In 1929, the L series 80L as IMP ("IMP" for Imperial, not to be confused with "Imp" = (English) for imp) continued. Changes were limited to a narrower radiator grille with an automatic radiator shutter, narrower A-pillars and safety glass. The standard engine developed now 81 kW (110 hp).Appeared in 1928 in parallel to the Series 80 Series 80 L with extended to 3454 mm wheelbase chassis. The six-cylinder engine had 5069 cc displacement and gave 100 bhp from (74 kW) at 3200 rpm. Upon request, there was also this engine with an output of 82 kW (111 hp) as "Red Head". The car matched the 80th appearance in the series In addition to five factory-made bodies with 2-7 seats, there were six bodies from LeBaron, three of Dietrich and a 4-seater convertible of Locke . 1962 copies were delivered with factory-made bodies, 161 pcs with bodies of the three suppliers, totaling 2,123 pieces.

The following year the now-called IMP series was built without further changes. Overall, in the two years 2506 cars of this type originated with body work. The number of foreign karossierten vehicles is not known.

Second Generation 1931–1933

The Chrysler Imperial was redesigned in 1931. The car received a new engine, a 384.84-cubic inch (6308.85 cc) l8. Marketing materials for this generation of Imperial referred to the car as the "Imperial 8", in reference to the new in-line 8-cylinder engine. The engine would be found in many other Chrysler vehicles. The Custom Imperial had rust-proof fenders, automatic heater control and safety glass. The limo even came with aDictaphone. The redesign also saw the introduction of new wire wheels that became a standard wheel treatment until the 1940s. Stock car driver Harry Hartz set numerous speed records with an Imperial sedan at Daytona Beach, Florida. The 1934 to 1936 Chrysler Imperial ushered in the'Airflow' design. The car was marketed with the slogan "The car of tomorrow is here today." It featured eight passenger seating and again an eight-cylinder engine. This was the first car to be designed in a wind tunnel. Initial tests indicated that the standard car of the 1920s worked best in the wind-tunnel when pointed backwards with the curved rear deck facing forward. This led to a rethinking of the fundamental design of Chrysler's line of cars. The Airflow was an exceptionally modern and advanced car, and an unparalleled engineering success. Both engine and passenger compartment were moved forward, giving better balance, ride and roadability. An early form of unibody construction was employed, making them extremely strong. This was one of the first vehicles with fender skirts.The public was put off by the unconventional styling and did not buy the car in large numbers. The failure of the Airflow cars in the marketplace led Chrysler to be overly conservative in their styling for the next 20 years.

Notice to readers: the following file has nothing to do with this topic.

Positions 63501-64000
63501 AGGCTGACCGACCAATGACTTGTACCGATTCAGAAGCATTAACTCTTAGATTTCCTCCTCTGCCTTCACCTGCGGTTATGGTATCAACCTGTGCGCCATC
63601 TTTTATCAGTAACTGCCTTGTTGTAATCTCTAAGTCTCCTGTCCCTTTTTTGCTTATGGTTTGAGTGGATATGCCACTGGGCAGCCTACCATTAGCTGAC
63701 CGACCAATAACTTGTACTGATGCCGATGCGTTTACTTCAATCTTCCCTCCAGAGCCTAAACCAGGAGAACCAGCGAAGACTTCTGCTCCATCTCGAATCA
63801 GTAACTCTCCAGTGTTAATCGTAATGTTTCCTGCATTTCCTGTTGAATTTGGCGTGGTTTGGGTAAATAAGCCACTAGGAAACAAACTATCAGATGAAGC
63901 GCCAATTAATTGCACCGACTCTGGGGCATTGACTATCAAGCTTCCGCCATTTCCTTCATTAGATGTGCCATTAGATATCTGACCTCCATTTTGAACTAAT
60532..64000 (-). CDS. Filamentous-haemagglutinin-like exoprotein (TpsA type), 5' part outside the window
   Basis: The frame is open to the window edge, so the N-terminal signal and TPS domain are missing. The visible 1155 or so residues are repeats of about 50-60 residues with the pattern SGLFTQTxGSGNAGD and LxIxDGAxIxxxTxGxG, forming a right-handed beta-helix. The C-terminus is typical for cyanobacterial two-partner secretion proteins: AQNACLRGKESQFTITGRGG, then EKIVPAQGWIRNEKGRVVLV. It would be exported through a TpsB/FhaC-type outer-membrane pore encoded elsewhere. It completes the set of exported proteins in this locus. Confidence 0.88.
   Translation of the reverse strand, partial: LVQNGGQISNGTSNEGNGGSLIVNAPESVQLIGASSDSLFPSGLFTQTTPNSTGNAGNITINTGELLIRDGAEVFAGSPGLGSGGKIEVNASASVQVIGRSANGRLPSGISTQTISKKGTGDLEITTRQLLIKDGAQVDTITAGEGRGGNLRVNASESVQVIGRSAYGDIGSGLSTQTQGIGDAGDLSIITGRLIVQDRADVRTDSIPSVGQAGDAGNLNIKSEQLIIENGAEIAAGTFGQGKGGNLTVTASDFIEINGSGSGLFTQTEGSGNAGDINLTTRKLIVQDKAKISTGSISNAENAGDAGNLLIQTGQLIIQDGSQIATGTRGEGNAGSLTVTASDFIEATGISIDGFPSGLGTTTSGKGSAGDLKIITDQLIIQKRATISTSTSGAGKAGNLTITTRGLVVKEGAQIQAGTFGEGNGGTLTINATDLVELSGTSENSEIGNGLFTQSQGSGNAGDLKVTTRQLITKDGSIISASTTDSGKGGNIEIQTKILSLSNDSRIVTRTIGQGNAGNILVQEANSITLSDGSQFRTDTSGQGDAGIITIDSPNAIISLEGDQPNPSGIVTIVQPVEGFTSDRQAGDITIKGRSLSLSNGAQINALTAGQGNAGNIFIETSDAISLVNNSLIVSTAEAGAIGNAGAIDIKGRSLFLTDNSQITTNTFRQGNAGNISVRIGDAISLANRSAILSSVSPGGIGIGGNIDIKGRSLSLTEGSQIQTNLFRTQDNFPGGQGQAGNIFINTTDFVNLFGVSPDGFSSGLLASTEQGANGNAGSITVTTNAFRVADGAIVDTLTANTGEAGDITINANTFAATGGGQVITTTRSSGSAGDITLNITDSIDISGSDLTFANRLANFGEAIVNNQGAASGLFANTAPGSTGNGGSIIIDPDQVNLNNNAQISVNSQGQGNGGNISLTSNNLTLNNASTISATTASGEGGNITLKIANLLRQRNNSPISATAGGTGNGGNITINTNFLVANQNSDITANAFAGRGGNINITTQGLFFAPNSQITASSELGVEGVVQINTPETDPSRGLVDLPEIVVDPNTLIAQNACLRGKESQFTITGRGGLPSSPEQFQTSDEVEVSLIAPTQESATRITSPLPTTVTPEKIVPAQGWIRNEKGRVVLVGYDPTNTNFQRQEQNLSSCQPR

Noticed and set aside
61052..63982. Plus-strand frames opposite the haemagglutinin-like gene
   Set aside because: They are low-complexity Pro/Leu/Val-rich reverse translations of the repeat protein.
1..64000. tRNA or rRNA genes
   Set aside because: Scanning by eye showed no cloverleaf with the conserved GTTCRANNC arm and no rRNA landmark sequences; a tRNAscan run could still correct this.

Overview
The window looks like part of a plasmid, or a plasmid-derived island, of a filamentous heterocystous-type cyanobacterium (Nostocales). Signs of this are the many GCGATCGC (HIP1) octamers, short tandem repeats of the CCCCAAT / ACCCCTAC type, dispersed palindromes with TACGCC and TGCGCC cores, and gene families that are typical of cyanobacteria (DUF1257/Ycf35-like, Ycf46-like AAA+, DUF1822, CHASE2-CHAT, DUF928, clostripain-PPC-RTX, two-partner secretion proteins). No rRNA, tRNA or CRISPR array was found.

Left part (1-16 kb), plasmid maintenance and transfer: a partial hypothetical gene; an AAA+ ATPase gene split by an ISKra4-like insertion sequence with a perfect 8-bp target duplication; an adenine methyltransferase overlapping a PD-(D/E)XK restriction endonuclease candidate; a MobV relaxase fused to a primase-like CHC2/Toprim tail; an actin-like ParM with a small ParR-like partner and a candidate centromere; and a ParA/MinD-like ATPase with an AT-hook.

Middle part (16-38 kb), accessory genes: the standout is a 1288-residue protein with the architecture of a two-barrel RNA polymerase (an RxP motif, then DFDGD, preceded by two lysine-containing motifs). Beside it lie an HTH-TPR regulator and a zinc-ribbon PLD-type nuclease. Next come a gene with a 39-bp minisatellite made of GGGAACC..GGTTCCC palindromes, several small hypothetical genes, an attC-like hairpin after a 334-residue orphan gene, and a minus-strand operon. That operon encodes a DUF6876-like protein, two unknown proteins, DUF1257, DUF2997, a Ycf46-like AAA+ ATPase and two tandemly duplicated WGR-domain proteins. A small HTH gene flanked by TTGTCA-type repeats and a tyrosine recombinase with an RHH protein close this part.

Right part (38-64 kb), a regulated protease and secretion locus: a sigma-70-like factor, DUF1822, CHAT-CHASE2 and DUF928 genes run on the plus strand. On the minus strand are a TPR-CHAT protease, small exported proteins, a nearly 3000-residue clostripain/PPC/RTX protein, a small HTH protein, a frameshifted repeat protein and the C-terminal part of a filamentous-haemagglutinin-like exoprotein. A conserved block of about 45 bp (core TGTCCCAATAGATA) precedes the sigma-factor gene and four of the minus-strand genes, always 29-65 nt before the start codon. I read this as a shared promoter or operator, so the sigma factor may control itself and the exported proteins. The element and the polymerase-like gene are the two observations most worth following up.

Series CG, CH and CL (1931-1933)